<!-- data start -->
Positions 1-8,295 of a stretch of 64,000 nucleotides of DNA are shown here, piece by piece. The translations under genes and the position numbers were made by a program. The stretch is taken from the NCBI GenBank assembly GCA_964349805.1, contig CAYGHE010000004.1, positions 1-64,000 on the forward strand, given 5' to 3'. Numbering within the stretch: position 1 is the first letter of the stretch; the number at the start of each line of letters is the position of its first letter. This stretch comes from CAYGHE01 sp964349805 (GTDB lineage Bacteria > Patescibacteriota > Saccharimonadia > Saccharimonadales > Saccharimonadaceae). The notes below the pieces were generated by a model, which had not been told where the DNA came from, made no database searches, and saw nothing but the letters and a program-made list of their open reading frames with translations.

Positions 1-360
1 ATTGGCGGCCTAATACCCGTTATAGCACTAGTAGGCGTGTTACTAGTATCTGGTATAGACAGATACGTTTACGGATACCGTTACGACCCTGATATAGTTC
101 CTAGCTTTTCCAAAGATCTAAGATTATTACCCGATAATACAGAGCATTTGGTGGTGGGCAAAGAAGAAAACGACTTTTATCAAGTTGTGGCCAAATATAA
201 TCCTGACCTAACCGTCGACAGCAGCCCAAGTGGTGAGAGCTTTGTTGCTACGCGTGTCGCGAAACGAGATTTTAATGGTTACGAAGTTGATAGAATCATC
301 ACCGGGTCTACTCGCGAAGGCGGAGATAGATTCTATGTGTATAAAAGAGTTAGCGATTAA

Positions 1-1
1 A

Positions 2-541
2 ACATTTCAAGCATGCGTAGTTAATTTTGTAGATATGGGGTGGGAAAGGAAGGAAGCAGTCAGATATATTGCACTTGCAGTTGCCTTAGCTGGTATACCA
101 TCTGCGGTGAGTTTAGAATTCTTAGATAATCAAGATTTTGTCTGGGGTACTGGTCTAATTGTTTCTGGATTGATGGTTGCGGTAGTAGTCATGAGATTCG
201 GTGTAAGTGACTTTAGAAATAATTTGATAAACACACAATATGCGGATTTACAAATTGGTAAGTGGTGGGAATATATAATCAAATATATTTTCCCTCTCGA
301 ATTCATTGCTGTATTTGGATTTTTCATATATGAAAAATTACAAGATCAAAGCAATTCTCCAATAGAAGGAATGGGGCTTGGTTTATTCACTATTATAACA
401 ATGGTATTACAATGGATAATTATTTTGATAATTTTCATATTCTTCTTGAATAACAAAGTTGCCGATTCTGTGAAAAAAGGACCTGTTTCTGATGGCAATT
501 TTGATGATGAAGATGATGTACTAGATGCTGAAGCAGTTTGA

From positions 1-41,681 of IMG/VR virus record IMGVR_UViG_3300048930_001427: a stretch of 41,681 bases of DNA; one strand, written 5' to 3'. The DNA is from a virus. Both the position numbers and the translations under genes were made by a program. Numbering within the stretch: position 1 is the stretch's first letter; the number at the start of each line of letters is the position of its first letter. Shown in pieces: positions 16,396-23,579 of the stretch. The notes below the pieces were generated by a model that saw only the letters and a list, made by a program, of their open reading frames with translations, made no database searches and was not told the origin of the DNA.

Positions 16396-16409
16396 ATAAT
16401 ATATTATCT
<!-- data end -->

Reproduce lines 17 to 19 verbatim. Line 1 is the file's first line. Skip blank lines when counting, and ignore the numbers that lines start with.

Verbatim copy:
Positions 16396-16409
16396 ATAAT
16401 ATATTATCT